Data Protection Officer
In this page you will understand the role of the Data Protection Officer (DPO) at EPFL.
The role of the data protection officer (DPO)
Why a DPO is needed?
- As federal body, EPFL must designate a data protection officer (DPO) to oversee:
- compliance with data protection laws and regulations
- risk-mitigation efforts with regard to non-compliance.
- When EPFL serves as a data controller1, it must also:
- take the appropriate measures to protect the personal data
- demonstrate compliance with legal requirements including when the processing of personal data is subcontracted to third parties as “data processors.”
What does the DPO do?
- Assists the EPFL community with issues related to personal data protection.
- Informs and advises the EPFL community of their obligations under the law.
- Monitors compliance with data protection laws, such as through audits, awareness-raising activities, staff training and more.
- Coordinates EPFL’s record of processing activities.
- Advises on data protection impact assessments (DPIAs) and monitors performance.
- Acts as a contact point for requests from individuals on:
- how their personal data are processed
- how to exercise their rights.
- Cooperates with data protection authorities (DPAs) and acts as a contact point for them (e.g., in the event of a data breach).
- Presents EPFL’s upper management a yearly report.
What does the DPO not do?
- The DPO is not personally liable for data protection compliance. This liability falls to EPFL as a data controller. Non-compliance may result in:
- negative consequences or damage to data subjects
- damage to EPFL’s image (reputational risk)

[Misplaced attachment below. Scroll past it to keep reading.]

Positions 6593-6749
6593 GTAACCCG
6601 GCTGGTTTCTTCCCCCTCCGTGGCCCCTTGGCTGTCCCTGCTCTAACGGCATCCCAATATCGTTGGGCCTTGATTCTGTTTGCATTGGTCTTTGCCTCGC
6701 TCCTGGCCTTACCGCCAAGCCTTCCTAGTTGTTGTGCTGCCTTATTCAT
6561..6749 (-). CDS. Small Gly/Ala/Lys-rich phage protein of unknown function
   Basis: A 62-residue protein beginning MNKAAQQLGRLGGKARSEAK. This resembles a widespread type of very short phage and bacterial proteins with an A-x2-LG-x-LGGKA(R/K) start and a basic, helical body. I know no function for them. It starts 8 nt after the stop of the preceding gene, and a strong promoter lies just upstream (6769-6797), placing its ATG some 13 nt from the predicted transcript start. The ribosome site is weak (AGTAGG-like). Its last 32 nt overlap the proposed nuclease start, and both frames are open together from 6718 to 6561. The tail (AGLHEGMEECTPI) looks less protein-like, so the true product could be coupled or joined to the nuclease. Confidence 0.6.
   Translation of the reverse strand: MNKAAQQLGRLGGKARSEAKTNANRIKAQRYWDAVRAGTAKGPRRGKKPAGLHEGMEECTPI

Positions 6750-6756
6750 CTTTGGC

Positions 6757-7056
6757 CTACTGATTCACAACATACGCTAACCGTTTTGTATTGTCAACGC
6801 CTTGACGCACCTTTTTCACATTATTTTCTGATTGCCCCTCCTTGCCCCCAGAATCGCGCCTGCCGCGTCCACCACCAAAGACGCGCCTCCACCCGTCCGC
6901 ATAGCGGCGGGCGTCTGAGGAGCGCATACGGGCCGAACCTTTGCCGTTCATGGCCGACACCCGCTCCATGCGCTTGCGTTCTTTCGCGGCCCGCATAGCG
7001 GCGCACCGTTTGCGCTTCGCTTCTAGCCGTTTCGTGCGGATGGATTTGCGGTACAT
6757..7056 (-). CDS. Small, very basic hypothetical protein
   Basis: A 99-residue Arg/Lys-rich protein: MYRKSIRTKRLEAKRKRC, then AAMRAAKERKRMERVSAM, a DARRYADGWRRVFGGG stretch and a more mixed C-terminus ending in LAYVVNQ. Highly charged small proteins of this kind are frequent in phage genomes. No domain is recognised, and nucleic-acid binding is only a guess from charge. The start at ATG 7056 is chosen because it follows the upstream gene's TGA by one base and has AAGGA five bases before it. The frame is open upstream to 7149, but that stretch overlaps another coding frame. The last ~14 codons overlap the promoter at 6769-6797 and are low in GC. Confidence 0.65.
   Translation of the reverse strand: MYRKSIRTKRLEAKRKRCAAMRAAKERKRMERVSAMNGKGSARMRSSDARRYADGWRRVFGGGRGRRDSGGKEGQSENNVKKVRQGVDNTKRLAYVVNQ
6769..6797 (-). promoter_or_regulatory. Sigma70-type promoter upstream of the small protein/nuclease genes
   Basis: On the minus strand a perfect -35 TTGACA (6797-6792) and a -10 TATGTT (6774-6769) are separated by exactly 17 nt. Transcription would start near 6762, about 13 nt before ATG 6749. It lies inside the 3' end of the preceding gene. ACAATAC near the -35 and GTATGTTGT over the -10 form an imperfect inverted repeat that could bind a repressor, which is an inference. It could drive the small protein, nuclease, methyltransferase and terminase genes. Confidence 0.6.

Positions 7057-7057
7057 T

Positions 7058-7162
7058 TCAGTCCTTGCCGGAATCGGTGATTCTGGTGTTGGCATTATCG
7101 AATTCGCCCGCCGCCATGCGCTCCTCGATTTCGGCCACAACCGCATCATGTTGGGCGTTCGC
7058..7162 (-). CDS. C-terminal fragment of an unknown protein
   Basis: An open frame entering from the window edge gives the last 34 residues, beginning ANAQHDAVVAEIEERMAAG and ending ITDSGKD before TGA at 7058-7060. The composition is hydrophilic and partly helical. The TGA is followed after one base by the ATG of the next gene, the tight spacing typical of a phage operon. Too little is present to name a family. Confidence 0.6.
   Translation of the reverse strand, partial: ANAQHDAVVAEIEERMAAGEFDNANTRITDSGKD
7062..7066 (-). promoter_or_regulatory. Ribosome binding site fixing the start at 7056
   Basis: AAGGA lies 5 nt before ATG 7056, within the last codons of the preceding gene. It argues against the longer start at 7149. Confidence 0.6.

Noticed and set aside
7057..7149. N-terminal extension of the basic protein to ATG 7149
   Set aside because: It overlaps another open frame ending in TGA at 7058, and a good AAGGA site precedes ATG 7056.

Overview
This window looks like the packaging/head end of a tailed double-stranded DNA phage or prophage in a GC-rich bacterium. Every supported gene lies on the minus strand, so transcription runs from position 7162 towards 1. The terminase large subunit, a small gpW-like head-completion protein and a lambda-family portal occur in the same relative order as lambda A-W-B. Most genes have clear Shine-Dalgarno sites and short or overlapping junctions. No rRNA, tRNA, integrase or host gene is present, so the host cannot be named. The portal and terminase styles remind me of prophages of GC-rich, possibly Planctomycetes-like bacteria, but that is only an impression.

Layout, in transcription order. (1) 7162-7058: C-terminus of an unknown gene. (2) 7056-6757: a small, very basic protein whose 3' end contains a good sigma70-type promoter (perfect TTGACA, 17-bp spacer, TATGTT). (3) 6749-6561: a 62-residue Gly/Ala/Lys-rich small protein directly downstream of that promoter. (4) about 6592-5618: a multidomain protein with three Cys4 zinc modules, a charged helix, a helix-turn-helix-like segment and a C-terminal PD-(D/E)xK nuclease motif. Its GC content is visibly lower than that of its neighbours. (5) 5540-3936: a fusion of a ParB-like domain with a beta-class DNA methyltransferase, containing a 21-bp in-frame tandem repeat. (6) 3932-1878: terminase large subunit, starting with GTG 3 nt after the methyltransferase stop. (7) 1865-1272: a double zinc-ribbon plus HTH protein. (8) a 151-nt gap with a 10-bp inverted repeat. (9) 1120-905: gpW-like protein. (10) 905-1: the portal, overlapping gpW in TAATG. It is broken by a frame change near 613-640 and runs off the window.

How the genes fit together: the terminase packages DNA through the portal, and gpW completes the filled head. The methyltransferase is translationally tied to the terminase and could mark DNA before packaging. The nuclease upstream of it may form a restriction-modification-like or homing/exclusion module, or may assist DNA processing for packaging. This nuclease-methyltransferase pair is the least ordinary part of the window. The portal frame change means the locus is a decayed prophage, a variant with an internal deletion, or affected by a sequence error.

- material legal and/or financial consequences (e.g., fines or the loss of EU research grants).
- The DPO is not responsible for the protection of all kinds of data (e.g., animal data).
- The DPO does not implement measures to protect personal data.
- The DPO advises on the measures to be taken, but implementation is the responsibility of the data controller.
When should the DPO be called on?
- The DPO should be contacted:
- Immediately in the event of a data breach (see: How to notify a data breach)
- Early on in your research or administrative project to help you with the legal requirements. Some projects require researchers or administrarive project managers to conduct a data protection impact assessment (DPIA) before starting, and the DPO can help you with that. The DPO can also advise you on privacy by design – a fundamental principle in data protection that can help you prevent data breaches and manage personal data efficiently.
- Data controllers cannot give the DPO any instructions for performing the DPO’s tasks.
- The DPO cannot have any conflicts of interest.
- ↑ Data controller : Who sets the purposes for which and the means by which personal data are processed datacontroller-back